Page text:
Although we cannot bring N. back, we pray for the future time when you will show us how to honor her by somehow taking up the good fight against addictions so that others might live. Right now we’re not ready. Right now we pray that you will help us to take the time to grieve and to heal. Simply place a small glimmer of hope in our hearts that one day You will show us a healing path that will be unique to who we are and in memory of N’s love for all.
And so dear God, heal all of our yesterdays, strengthen and sustain us today, and enlighten all of our tomorrows with your Holy Spirit. Amen.
1 Adapted from https://prayerideas.org/praying_for_needs/life-situations/prayer-for-victims-of- heroine-overdose/
I began to wonder if there is more we could do than oﬀer Narcan.
Could we oﬀer comfort to people who are grieving? A litany, perhaps? Could we oﬀer support and options to people who feel there is no hope? I think of the op-ed Bishop Lane wrote in the Portland Press Herald back in November titled, “Despair should serve as a wake-up call.”
He wrote, in part:
It’s time now for communities of faith and all people of good will to reach out to our neighbors with renewed conviction; to oﬀer aid, yes, but more importantly, to oﬀer hope
– to say to our neighbors that they matter, that we care what happens to them, that we will walk with them as they work to keep body and soul together and build a life worth living.
…The antidote for despair is love and compassion, and we have them in abundance. Let the despair of the moment be a clarion call to action, to truly love our neighbors as ourselves.
Could we oﬀer hope to those struggling with addiction? Could we oﬀer support to those who love them but do so in isolation because of shame and fear they have failed?
Are we so bound by the beauty of our prayerbook and the requirements of our Canons that we couldn’t craft services for those who need our help but don’t want the trappings of the institutional church? People who, in their grief, yearn for the comfort of God, but don’t care about the rubrics? Could we find a way to oﬀer hope to people who don’t see any way out of the rugged, seemingly-intractable place they find themselves? Could those things come out of Austin? Could – at least – the conversation start there?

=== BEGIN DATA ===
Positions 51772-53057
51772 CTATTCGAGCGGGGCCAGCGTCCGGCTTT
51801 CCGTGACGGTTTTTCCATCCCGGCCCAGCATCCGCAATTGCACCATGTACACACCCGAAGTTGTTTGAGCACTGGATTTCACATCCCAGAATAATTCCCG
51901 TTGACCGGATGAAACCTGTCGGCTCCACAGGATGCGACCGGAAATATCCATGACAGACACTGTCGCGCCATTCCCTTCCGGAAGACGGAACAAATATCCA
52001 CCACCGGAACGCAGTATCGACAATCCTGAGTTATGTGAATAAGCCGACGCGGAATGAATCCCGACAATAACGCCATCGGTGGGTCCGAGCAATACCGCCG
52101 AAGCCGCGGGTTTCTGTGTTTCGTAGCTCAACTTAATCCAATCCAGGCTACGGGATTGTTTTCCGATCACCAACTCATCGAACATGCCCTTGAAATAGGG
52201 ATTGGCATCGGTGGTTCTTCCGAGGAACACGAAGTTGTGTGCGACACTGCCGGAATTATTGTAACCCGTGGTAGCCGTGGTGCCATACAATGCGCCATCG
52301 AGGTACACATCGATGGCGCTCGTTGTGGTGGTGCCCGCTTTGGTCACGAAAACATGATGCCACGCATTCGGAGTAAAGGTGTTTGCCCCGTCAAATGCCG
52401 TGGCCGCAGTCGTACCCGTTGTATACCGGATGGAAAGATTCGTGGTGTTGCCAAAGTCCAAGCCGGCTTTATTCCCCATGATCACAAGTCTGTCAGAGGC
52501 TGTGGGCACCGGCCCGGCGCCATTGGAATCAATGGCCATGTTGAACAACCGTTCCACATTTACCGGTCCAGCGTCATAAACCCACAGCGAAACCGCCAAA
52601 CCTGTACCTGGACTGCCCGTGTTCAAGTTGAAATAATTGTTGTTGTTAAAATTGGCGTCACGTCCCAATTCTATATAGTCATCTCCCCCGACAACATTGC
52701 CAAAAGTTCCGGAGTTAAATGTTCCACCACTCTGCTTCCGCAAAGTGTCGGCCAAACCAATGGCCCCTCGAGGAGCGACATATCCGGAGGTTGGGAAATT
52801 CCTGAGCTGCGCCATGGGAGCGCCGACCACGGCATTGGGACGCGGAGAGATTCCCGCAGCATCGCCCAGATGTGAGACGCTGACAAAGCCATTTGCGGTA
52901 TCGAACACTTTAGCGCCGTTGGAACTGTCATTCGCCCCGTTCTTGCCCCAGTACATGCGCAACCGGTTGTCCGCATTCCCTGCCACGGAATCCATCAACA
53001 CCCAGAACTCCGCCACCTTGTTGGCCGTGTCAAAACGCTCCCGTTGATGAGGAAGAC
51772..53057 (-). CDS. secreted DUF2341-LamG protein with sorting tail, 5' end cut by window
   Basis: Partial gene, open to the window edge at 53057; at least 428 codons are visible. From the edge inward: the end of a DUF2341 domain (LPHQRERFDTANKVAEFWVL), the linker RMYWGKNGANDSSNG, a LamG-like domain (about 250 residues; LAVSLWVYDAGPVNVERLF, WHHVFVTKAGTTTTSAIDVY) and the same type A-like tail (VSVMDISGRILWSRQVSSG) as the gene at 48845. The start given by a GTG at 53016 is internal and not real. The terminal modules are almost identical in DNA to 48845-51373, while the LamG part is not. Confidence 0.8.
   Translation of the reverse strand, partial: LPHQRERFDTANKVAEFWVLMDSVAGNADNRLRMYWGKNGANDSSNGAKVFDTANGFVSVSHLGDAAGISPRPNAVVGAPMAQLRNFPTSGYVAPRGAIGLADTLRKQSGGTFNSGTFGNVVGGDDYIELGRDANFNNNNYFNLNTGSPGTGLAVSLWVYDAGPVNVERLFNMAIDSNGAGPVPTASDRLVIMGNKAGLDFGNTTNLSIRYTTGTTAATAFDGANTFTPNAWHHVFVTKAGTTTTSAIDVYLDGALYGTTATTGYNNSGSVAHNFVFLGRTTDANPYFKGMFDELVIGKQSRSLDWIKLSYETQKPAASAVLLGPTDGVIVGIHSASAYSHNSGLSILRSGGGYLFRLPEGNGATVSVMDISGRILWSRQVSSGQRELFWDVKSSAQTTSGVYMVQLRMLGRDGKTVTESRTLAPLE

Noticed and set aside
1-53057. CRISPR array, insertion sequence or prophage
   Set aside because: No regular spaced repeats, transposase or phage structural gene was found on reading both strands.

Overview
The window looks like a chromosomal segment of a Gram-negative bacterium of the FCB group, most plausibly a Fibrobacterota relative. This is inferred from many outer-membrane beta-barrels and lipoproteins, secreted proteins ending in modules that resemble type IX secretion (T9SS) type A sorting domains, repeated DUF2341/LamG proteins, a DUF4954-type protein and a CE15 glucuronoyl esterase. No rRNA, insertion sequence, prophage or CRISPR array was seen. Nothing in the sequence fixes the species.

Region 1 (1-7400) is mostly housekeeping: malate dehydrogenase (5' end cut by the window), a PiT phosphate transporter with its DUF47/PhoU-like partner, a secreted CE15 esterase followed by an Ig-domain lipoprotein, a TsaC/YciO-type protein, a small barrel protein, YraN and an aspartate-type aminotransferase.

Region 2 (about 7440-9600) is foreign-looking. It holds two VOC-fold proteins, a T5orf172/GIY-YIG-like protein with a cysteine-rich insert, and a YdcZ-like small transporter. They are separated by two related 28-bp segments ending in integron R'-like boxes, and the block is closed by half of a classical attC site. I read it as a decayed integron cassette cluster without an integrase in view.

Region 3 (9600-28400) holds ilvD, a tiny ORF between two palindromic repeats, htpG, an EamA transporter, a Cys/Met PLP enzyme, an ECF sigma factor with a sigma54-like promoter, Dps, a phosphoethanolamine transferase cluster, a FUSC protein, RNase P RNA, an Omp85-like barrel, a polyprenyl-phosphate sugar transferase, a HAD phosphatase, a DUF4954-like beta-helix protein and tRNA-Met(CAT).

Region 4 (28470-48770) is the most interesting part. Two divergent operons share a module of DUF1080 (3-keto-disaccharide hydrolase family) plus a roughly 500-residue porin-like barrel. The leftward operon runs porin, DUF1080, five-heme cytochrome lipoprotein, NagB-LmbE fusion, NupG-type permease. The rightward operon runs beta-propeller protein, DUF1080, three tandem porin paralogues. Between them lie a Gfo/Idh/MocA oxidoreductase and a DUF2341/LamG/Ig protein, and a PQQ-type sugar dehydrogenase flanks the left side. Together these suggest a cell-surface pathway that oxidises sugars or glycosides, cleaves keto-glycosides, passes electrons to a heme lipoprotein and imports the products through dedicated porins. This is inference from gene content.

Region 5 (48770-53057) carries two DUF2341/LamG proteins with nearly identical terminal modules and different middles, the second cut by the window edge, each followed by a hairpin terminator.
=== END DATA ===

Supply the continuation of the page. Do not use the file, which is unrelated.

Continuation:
I think of my son down in Cambridge responding every day to emergency calls and caring for people he’s never met, will never know, except for the time it takes to treat them and see them safely to the hospital. He is present in their time of need. His care is demonstrated by the power of his actions on their behalf and, by extension, on the behalf of the wider community.
What does love in the time of fentanyl look like? The power of a family’s love, however strong, is clearly not enough. Public policy that oﬀers a range of proven treatment options is key, but not enough without community support. What can we as people of faith, what can we as a church oﬀer that might just shift the balance and make a diﬀerence?
Paul asks, “Who can separate us from the love of God? Famine, persecution, danger, or war?”
“No,” he writes, “in all these things we are more than conquerors through the one who gave us love.”
And that’s love way more powerful than the Mom arm.